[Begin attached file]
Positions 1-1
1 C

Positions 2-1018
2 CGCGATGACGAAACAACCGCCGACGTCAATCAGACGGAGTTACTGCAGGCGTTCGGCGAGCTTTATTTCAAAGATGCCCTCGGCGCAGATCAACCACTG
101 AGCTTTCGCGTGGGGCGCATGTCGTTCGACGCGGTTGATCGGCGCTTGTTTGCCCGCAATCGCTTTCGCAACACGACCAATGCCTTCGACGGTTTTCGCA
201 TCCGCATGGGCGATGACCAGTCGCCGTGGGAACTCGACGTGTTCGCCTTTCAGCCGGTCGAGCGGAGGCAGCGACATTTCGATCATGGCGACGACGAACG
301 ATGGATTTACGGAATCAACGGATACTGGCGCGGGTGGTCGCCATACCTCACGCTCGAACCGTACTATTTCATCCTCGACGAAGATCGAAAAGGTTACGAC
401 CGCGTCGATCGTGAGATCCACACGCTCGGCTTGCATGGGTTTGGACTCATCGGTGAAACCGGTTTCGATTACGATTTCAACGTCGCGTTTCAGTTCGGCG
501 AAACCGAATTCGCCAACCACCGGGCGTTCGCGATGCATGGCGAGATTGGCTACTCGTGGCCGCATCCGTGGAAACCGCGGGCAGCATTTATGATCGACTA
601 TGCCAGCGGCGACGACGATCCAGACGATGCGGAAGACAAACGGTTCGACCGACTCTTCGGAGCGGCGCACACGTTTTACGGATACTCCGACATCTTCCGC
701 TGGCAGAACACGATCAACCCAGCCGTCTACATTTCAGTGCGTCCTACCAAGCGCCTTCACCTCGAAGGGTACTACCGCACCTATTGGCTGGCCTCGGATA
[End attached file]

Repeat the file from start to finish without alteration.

Positions 1-1
1 C

Positions 2-1018
2 CGCGATGACGAAACAACCGCCGACGTCAATCAGACGGAGTTACTGCAGGCGTTCGGCGAGCTTTATTTCAAAGATGCCCTCGGCGCAGATCAACCACTG
101 AGCTTTCGCGTGGGGCGCATGTCGTTCGACGCGGTTGATCGGCGCTTGTTTGCCCGCAATCGCTTTCGCAACACGACCAATGCCTTCGACGGTTTTCGCA
201 TCCGCATGGGCGATGACCAGTCGCCGTGGGAACTCGACGTGTTCGCCTTTCAGCCGGTCGAGCGGAGGCAGCGACATTTCGATCATGGCGACGACGAACG
301 ATGGATTTACGGAATCAACGGATACTGGCGCGGGTGGTCGCCATACCTCACGCTCGAACCGTACTATTTCATCCTCGACGAAGATCGAAAAGGTTACGAC
401 CGCGTCGATCGTGAGATCCACACGCTCGGCTTGCATGGGTTTGGACTCATCGGTGAAACCGGTTTCGATTACGATTTCAACGTCGCGTTTCAGTTCGGCG
501 AAACCGAATTCGCCAACCACCGGGCGTTCGCGATGCATGGCGAGATTGGCTACTCGTGGCCGCATCCGTGGAAACCGCGGGCAGCATTTATGATCGACTA
601 TGCCAGCGGCGACGACGATCCAGACGATGCGGAAGACAAACGGTTCGACCGACTCTTCGGAGCGGCGCACACGTTTTACGGATACTCCGACATCTTCCGC
701 TGGCAGAACACGATCAACCCAGCCGTCTACATTTCAGTGCGTCCTACCAAGCGCCTTCACCTCGAAGGGTACTACCGCACCTATTGGCTGGCCTCGGATA